Outdoor Kitchen Materials
When your layout is planned, it’s time to decide what you actually want to build it all out of. Outdoor counters, bars, and cabinets need to be more weather resistant than their indoor counterparts. That affects your options for building materials.
If you’re building your countertops from scratch, you’ll need four components:
- Interior framing (made from metal, wood, or concrete block)
- Walls to serve as a base for your cladding (either cement board or you can attach cladding directly to a concrete block frame)
- A cladding material—the visible outer surface of our outdoor kitchen (common materials include stucco, tile, brick, and stone)
- Countertops (options include tile, stone, concrete, and stainless steel)
There are pros and cons to nearly every building material. We recommend steering clear of wood due to flammability and rot. Metal (including stainless steel) is vulnerable to water damage in moist climates. Tile is affordable and easy to install but cracks easily. Many stone countertops are prone to cracking during temperature shifts or ground movement. We recommend researching the materials you like the look of to see if they suit your environment.
One of our favorite cabinetry options for both ease and versatility is pre-made stainless steel cabinets. These are relatively lightweight, sturdy, and come in a wide range of styles to accommodate any appliance and layout. Plus, many of these models include some of the luxuries you might be accustomed to in indoor kitchen cabinets like toe kicks, soft close hinges, and a variety of door and drawer options. They can be easily customized to suit almost any backyard design, and powder coating helps to prevent any water damage and increase their durability.
As far as countertops go, we like to recommend granite. It has the beautiful look of an indoor stone countertop, but is one of the most durable stone options and can stand up to temperature shifts. For more extreme cold, a sturdy absolute black granite in a honed finish is the perfect choice. It can last through biting New England winters and the dark color will help to disguise any stains.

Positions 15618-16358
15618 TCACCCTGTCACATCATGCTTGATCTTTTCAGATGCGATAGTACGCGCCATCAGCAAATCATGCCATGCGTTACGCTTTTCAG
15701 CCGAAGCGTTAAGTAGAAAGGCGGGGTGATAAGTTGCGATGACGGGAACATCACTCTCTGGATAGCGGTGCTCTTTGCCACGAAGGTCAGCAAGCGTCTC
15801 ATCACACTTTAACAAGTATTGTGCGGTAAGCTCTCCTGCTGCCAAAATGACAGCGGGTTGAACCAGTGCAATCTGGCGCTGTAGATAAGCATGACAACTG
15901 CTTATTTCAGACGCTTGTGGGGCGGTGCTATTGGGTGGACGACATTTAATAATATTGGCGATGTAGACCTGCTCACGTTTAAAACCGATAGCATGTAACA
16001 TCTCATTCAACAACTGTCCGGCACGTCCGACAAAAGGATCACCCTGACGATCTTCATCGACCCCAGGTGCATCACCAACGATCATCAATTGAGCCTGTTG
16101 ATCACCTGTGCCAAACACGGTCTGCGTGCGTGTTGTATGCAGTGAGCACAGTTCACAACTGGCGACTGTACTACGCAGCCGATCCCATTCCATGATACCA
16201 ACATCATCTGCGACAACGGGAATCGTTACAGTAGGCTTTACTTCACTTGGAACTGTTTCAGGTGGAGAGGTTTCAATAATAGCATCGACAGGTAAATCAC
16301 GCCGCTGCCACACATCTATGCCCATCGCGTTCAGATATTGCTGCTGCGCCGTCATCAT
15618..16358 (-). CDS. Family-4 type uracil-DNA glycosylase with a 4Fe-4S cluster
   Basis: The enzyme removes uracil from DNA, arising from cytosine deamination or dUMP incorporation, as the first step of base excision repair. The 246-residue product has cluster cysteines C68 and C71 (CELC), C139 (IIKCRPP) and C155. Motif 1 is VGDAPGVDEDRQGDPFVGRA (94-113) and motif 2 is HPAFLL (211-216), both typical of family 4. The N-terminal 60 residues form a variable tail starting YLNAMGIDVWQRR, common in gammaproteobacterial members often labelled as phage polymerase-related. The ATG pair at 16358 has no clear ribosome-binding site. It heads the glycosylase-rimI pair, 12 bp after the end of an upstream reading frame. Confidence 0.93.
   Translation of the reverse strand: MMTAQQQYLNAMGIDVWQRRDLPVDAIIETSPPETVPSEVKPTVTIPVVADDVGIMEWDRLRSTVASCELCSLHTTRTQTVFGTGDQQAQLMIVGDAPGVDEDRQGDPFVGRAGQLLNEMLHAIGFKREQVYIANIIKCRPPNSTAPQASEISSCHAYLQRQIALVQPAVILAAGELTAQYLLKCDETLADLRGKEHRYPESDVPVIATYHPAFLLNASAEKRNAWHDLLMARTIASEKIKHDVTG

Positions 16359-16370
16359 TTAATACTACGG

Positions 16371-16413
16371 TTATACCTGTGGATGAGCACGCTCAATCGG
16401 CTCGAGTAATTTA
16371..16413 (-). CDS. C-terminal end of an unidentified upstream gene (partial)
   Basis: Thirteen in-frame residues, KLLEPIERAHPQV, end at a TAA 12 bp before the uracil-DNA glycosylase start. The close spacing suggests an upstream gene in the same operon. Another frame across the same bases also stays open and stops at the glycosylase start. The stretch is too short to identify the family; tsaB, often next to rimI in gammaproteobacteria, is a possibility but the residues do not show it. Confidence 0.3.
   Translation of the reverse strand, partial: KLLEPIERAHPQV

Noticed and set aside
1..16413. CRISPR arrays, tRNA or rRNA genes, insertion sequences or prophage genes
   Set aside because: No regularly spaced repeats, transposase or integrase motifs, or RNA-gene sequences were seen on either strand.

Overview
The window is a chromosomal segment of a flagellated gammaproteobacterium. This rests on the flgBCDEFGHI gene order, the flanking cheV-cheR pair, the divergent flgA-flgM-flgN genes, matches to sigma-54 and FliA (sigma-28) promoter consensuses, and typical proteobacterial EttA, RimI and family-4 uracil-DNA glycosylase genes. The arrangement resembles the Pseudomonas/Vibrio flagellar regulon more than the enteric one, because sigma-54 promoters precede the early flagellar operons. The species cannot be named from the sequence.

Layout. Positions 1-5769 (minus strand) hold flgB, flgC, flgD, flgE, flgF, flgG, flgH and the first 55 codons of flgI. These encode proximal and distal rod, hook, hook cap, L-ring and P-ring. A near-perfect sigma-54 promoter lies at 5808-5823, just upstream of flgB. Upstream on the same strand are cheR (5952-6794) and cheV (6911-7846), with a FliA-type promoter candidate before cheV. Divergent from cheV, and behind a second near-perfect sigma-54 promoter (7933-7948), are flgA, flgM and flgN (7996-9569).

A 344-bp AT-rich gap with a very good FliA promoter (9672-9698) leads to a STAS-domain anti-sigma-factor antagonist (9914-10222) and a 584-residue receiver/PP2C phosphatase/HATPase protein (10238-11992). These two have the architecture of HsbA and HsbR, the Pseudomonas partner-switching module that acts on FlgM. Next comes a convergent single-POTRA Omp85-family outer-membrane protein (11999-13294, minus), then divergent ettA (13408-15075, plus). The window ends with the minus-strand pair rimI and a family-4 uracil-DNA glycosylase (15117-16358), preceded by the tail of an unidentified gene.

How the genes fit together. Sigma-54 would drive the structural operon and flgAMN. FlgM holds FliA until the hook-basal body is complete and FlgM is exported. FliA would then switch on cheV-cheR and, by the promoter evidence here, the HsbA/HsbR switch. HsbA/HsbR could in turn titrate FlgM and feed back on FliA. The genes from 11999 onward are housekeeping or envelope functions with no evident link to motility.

While you’re putting together your countertops, don’t forget about fun additions! There are endless customizations for your outdoor kitchen. You can inset ice buckets and herb planters right in the countertops. The cabinets can conveniently hide pullout trash bins. And there’s a wide range of appliance options beyond just a grill—outdoor refrigerators, wine coolers, kegerators, ice makers, outdoor pizza ovens, smokers, and warming drawers are just some of the more popular options. These are the choices that can really make an outdoor kitchen feel like a space made just for you.
Customizing Your Space
It’s easy to get caught up in the counters and appliances—the parts of an outdoor kitchen that really feel like a kitchen. But if you want to make your outdoor kitchen into a true living space, you’ve got to consider the area around your cooking area.
The largest consideration that should definitely factor into your design plans is lighting. Some grills feature their own built-in lighting, but you need to plan electrical lines and wiring to support lighting for your full kitchen area if you ever plan to use it after the sun goes down. Lighting prep areas is essential, and you should consider the space around your kitchen as well. Do you have a bar? Patio tables? Make sure you’re lighting the areas where you want to relax and enjoy the products of your kitchen.
Speaking of, don’t forget to plan out your dining areas! We love placing tables and chairs for eating and lounging by our outdoor kitchen designs to create a whole space for entertaining. Comfortable bar stools elevate your built-in bar into a space where guests never want happy hour to end. And of course, there’s always something magical about having your dinner and drinks cozied up by a fire pit.
With all this information under your belt, you know everything you need to start bringing your outdoor kitchen and bar ideas to life. If you’re looking for help from an expert in pulling everything together and getting those technical details just right, that’s where we come in. Get in touch and we can help you design an outdoor living space so good you’ll never want to go back inside.
Below are some recent outdoor kitchens Tilly has designed: